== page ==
Autodesk released EAGLE 9. This new version continues the improvement that Autodesk has been providing since acquiring the infamous ECAD tool. There are three areas I look at in this AddOhms Livestream.

How I looked at EAGLE 9

In the beginning, I use an old training class I wrote about five years ago when I was using EAGLE daily. It shows how to design a 555 flashing circuit from schematic to PCB. A follow-on class taught how to mill the PCB on a Shopbot. I might update the course and release it if I have time. The exercise class helps me find some surprises with EAGLE’s incremental improvements.

After that, I check out three new features. I also looked at the “Design Blocks” stuff which is a way to incorporate completed schematics like the Adafruit PowerBoost circuit. I need to come back and look at that function again later. Also, I am not positive, but I think that feature was introduced before 9.

1. Quick Routing

The quick routing reminds of the old “follow me” option. You can select individual airwires, entire nets, or multiple signals to route interactively. Unlike the Autorouter, which routes the board as the whole. In the video, I build a simple 555-based PCB. I couldn’t try out routing multiple signals, like address and data for DDR memory. The value I see most from this feature is selectively routing your critical signals and then quick routing the remaining non-critical nets.

2. Device Manager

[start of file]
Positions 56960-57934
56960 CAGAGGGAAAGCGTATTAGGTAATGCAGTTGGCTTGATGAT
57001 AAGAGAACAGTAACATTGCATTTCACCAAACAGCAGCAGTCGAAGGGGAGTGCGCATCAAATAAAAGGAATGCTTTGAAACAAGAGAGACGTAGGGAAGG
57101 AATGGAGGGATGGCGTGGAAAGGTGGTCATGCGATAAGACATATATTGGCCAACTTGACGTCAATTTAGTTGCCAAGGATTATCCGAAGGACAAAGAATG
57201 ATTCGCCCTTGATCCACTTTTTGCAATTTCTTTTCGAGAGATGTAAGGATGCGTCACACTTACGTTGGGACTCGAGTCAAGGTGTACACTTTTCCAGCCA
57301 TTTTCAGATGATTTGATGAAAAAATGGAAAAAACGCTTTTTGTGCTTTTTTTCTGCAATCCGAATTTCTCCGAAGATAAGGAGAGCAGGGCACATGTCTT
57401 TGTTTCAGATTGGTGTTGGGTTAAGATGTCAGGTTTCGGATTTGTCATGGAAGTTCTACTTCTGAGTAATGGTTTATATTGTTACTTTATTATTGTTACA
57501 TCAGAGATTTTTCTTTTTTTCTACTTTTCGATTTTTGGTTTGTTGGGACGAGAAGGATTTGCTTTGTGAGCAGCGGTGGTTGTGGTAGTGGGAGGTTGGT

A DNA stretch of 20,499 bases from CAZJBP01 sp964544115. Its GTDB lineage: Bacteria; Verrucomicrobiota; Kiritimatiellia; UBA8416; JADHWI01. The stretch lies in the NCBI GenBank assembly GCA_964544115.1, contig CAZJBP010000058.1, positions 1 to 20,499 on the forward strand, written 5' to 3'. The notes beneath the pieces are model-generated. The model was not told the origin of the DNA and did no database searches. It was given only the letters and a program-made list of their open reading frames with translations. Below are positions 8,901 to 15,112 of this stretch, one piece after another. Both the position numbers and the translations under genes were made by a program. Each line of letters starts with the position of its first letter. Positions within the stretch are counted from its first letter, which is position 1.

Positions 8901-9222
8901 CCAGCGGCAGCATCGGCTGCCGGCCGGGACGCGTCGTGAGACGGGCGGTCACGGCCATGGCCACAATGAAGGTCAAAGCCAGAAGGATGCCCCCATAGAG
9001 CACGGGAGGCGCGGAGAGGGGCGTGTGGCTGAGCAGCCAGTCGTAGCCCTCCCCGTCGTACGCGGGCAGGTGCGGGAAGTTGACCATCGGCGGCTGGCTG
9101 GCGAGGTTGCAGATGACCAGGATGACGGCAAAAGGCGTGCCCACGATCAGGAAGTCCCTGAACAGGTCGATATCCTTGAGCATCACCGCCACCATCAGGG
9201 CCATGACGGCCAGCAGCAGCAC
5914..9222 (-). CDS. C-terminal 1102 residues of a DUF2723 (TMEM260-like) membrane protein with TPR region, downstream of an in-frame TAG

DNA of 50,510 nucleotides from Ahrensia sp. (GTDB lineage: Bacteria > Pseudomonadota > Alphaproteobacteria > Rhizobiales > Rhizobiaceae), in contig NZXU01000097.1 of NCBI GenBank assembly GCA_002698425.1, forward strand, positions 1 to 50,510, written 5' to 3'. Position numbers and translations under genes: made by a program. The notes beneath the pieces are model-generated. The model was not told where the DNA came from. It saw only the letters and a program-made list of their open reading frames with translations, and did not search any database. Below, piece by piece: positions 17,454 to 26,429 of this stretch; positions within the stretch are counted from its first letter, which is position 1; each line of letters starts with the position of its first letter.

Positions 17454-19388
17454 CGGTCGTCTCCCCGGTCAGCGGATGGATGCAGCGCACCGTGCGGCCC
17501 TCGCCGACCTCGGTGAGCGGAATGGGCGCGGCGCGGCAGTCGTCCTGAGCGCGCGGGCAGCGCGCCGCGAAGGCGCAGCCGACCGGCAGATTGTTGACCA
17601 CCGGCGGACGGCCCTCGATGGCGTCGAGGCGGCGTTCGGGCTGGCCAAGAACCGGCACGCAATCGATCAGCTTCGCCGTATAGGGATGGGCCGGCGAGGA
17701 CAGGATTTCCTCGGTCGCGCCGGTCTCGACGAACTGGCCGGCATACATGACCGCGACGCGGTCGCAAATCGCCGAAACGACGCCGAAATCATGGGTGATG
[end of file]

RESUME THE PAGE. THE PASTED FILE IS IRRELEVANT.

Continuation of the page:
This informational window provides a clean break-down of many pieces of data. Need to know what layers a footprint use? How about the length of an entire net? In the video, I show that you can use this feature to verify all of your passive components have the same package style. The information is all there, Device Manager brings it to your attention.

3. Breakout

Spoiler Alert: I really like the Breakout Feature. (For those that say I don’t smile in videos, I did this time.) Long story short, this is a shortcut to expand all of the pins for an IC. A great example is in the AddOhms Pyramiduino DIY PCB episode. In the beginning, you can see my time lapse as I break out each of the GPIO pins. That can happen in EAGLE now with a single click.

Check it out

Have you had a chance to check out EAGLE 9 yet? If so, what are your thoughts?

Watch EAGLE 9 First Look on YouTube

Awesome 3D Board (BRD) Viewer for EAGLE

Cytec
3D Render of MSO Demo Board

3D Render of MSO Demo Board

Earlier I posted a PCB Checklist of items to double-check when sending your board out to a fab. The Dangerous Prototypes blog pointed to a 3D EAGLE PCB tool from a Bulgarian-based developer called Cytec that takes an EAGLE BRD file and renders it in 3D for you.

The example board I have above is a render of my MSO Demo Board. And I have to be honest, it looks much like that one! (more…)

PCB Checklist – What to check before you submit

PCB Checklist Banner

Recently I’ve been expanding my retro game collection to include game cartridges imported from Japan. The problem is that I don’t have Japanese game systems (yet). So I’m creating an open source adapter to convert Famicom carts to the NES. Before I submit the PCB to OSH Park, I’m going to run through this PCB Checklist to make sure I don’t forget something silly.

This PCB checklist is something I’ve built over my years of creating boards. If you’ve got tips from your own list, don’t forget to leave a comment letting us know.

PCB Production Checklist

The concepts on this list will apply to almost any PCB software. The tips I give relate to EAGLE, since that is what I use most often. Feel free to comment to add tips for other design software like upverter.com or KiCad.

Keep reading to see the list.